Talking some more on the subject of physics and games - I wanted to shoot out some things based on the Quakecon 2005 keynote by John Carmack.
But I do think it’s a mistake for people to try and go overboard and try and do a real simulation of the world because it’s a really hard problem, and you’re not going to give that much real benefit to the actual game play. You’l tend to make a game which may be fragile, may be slow, and you’d better have done some really, really neat things with your physics to make it worth all of that pain and suffering.
The above is one of the things that Mr. Carmack said in reference to physics during his keynote. When I read this I was amused by the fact, that taken out of context, this is the same type of thing someone could have said a couple decades ago about computer graphics. It has been a common error recently to confuse graphic fidelity with game play. At its core, graphics has the same job as physics for a game - audience immersion. Game play has nothing to do with graphics - one of the things that Nintendo has been trying to show the industry recently. Game play is about game design, about the actual process of playing the game, the rules and strictures by which the environment has been established.& Graphics has been about immersing the player in the environment, in creating the suspension of disbelief necessary for the audience to feel a part of the game rather than a spectator of the game. In much the same way physics helps and reinforces these same precepts. As an industry we’ve stagnated over this issue of graphics as game play, and we need to get past it. Neither graphics, nor physics supply game play. However, game play can use either or both!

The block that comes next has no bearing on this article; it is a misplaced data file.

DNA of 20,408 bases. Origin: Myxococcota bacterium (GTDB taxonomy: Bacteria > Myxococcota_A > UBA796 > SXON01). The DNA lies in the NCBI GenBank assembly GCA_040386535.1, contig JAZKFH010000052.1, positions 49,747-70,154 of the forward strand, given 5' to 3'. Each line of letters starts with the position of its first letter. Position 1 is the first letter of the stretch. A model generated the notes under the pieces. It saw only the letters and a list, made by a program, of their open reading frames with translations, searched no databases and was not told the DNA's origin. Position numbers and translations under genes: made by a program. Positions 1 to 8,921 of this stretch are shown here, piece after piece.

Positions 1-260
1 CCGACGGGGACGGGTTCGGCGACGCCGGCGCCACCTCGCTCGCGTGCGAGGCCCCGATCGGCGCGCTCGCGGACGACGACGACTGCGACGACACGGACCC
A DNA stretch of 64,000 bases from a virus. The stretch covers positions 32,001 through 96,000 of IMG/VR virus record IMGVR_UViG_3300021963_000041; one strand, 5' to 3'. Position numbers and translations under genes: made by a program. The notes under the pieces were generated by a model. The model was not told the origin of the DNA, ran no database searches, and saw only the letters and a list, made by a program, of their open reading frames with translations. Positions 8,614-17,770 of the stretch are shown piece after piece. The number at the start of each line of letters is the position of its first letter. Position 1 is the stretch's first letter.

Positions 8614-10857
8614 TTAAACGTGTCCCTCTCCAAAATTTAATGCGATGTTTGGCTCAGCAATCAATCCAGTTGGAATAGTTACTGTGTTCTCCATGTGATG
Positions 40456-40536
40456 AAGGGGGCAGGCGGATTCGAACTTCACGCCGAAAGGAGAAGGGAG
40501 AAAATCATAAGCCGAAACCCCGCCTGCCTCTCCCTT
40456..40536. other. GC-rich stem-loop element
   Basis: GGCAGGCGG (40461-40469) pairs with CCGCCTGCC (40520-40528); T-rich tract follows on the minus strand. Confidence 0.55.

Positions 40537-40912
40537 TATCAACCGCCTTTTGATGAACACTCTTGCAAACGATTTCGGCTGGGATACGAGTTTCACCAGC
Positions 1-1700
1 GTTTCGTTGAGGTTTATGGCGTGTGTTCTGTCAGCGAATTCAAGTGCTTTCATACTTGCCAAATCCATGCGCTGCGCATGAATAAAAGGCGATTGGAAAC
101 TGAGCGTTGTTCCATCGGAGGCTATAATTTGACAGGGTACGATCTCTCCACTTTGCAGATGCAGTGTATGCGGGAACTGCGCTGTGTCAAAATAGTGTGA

Doom and Doom III is nearly the same game - they have the same style, mechanics and only minor tactical changes (principally discussing the single player game). There have been no principal changes in game play from one to the other. However, Mr. Carmack would like us to believe that this change in graphics is a game play improvement while increasing the use of physics would not provide the same thing. This attitude is what I’ve never really understood. Real fluid simulations, deformable and destructible environments, the use of the environment in combat and physically reactive characters are just a few of the things that would both add game play and immersion. When your character in Doom can be, for all intents and purposes, Jackie Chan, then we can discuss the decreasing uses for physics in improving game play.
As I’ve mentioned previously, the major change that the use of physics in a game presents is the environment changing from a controlled, state-machine to being fully dynamic. This change has rattled and scared many developers, who have restricted the use of physics to purely cosmetic uses or to very controlled situations. However, I feel there is a great amount of potential in opening the gaming mechanic - allowing for more non-linear and process-orientated gaming systems. Designers would be able to setup situations that could be activated through environmental analysis, or even be changed on the fly based on situational modifiers presented by the environment